Saturday 29 November 2014

RTE's 2fm has two years to get its act together – Curran

Published 17/02/2014 | 02:30

Noel Curran, Director General of RTE. Picture: Tom Burke
Noel Curran, Director General of RTE. Picture: Tom Burke
Bernard O'Shea and Jennifer Maguire

THE drastic changes implemented at RTE's 2fm will have two years to turn the radio station's fortunes around, the head of the state broadcaster has said.

Earlier this month 2fm announced a personnel shake-up, moving several long-standing broadcasters and bringing in new talent, including Westlife's Nicky Byrne.

The controversial changes are part of a strategy to get 2fm, which has struggled for years, to get to a point where it can survive as an independent entity.

Speaking to the Irish Independent, RTE director-general Noel Curran backed the moves, but warned the station had to show improvement within two years or there would be more change to come.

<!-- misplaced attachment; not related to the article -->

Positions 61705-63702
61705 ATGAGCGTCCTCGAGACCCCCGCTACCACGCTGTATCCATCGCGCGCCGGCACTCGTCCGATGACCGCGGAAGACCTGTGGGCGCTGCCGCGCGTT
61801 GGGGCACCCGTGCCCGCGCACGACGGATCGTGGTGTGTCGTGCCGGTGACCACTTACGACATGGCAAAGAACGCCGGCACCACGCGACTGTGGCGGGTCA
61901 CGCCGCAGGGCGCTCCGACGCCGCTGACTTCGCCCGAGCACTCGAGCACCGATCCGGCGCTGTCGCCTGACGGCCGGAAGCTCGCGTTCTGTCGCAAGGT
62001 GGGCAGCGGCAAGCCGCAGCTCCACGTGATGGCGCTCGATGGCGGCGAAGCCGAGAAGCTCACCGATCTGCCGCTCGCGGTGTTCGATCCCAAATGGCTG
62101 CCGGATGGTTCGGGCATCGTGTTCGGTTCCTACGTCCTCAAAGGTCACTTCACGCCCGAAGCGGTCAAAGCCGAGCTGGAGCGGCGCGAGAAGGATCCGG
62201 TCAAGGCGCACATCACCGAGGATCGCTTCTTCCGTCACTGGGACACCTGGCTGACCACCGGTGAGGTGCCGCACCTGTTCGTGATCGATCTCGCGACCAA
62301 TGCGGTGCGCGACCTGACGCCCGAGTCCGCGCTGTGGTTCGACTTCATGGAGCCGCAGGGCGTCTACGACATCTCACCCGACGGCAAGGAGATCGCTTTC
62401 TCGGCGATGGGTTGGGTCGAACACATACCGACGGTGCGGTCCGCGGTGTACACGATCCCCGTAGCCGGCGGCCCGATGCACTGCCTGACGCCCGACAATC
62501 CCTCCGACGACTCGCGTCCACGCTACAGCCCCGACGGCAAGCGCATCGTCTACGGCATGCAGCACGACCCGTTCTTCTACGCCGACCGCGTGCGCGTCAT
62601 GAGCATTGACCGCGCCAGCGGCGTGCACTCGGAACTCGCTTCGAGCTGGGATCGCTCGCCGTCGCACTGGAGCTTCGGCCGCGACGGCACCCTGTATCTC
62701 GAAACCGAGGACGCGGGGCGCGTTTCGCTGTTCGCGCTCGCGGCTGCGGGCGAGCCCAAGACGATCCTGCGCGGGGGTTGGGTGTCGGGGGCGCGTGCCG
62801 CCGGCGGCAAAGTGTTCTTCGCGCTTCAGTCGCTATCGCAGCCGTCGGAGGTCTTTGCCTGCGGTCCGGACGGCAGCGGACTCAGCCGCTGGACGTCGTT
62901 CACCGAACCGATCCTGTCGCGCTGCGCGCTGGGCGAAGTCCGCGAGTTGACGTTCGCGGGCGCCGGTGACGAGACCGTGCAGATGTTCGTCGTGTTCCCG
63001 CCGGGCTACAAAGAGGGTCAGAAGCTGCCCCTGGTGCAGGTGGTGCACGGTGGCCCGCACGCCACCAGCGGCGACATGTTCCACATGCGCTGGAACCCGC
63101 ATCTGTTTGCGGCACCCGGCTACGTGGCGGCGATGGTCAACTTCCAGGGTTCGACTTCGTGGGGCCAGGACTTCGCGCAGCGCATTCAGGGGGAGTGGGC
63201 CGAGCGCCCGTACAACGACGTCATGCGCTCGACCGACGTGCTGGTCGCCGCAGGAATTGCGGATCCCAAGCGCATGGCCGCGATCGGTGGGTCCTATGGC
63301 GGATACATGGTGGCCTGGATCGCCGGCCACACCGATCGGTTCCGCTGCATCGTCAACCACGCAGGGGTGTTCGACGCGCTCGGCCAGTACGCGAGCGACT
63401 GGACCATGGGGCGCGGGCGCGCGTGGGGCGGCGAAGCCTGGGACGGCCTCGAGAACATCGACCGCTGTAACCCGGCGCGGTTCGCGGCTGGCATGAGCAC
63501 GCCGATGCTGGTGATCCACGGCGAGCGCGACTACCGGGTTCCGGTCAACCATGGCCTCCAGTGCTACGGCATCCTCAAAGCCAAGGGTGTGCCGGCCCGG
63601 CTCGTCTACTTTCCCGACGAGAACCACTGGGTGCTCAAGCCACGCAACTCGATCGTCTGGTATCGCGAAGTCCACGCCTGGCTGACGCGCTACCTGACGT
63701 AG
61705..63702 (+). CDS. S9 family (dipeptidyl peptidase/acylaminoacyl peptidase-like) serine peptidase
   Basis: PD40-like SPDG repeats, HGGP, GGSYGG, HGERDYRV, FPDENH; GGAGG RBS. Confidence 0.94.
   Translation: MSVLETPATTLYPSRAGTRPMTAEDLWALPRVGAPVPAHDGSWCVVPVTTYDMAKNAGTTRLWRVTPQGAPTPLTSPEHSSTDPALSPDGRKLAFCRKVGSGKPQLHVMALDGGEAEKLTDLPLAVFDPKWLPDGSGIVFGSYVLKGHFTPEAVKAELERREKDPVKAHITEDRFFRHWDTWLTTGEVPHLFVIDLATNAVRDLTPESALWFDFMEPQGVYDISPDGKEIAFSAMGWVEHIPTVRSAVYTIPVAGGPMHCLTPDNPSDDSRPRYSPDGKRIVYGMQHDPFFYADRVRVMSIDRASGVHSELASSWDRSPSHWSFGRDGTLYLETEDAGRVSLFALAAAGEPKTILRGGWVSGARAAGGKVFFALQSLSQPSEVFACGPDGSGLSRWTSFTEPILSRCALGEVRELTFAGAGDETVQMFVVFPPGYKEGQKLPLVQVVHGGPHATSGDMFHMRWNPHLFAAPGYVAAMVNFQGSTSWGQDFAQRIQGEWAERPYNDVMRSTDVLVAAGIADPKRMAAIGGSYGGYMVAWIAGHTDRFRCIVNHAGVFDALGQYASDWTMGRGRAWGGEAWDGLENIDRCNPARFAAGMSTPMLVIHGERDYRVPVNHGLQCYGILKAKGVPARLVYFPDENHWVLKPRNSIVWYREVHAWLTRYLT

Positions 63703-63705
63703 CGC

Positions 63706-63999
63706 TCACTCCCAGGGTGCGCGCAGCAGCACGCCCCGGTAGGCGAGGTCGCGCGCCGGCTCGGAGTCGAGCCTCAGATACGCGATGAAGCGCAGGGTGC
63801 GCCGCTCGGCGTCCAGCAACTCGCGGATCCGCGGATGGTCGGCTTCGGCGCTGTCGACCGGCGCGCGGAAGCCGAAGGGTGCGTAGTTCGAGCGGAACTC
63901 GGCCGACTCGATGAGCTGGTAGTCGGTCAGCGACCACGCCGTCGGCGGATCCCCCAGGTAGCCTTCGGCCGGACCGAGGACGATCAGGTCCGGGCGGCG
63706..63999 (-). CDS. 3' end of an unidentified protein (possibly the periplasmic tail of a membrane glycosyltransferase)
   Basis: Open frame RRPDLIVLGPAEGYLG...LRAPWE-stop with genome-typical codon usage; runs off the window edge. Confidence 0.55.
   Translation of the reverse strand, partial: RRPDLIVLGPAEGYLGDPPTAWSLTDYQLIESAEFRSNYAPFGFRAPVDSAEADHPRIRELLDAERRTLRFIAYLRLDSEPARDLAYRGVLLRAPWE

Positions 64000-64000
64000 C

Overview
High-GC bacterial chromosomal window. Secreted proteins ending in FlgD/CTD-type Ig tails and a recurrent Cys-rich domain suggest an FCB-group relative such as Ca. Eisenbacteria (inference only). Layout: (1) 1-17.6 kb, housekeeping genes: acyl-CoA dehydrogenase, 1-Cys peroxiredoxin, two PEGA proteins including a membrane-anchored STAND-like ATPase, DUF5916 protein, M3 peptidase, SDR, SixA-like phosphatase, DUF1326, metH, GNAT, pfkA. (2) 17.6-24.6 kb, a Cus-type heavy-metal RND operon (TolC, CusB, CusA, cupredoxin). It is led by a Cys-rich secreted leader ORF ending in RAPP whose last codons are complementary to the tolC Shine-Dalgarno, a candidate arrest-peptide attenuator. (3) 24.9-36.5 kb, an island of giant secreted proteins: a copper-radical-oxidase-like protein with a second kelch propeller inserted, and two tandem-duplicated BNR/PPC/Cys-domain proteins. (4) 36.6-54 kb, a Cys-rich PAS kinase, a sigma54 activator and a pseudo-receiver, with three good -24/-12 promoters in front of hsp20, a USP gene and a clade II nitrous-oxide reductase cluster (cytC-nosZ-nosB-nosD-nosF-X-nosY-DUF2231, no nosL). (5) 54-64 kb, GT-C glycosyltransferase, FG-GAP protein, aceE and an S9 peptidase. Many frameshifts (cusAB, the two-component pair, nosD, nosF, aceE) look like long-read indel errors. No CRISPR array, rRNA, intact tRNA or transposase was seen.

"When I came into the director-general position in 2011 there had been a lot of change in 2fm and I decided to give that time to bed down and see if it worked.

"The changes stabilised the falls, but it wasn't enough and we need to move to the next level with this. So we're having a lot of change in 2fm and it does need to stand on its own two feet and do whatever is required to achieve that.

"I think (2fm head) Dan Healy and (head of radio) Jim Jennings agree with me on that and so I'm very happy with what they are doing. It's very innovative and a lot of change but, frankly, 2fm needs to turn itself around."

Mr Curran is bullish about its future, but warned there had to be clear signs of improvement in its performance quickly.

2fm has been steadily losing money since 2008. Thanks to competition from the likes of Today FM, the youth-oriented station Spin and the substantial presence of local radio, the station has seen its share of the market decline to 7pc.

Its share had been 17pc as recently as 2008, thanks, in no small part, to the popularity of 'The Gerry Ryan Show'.

Mr Curran said there were no "sacred cows" and that everything was "up for grabs".

Irish Independent

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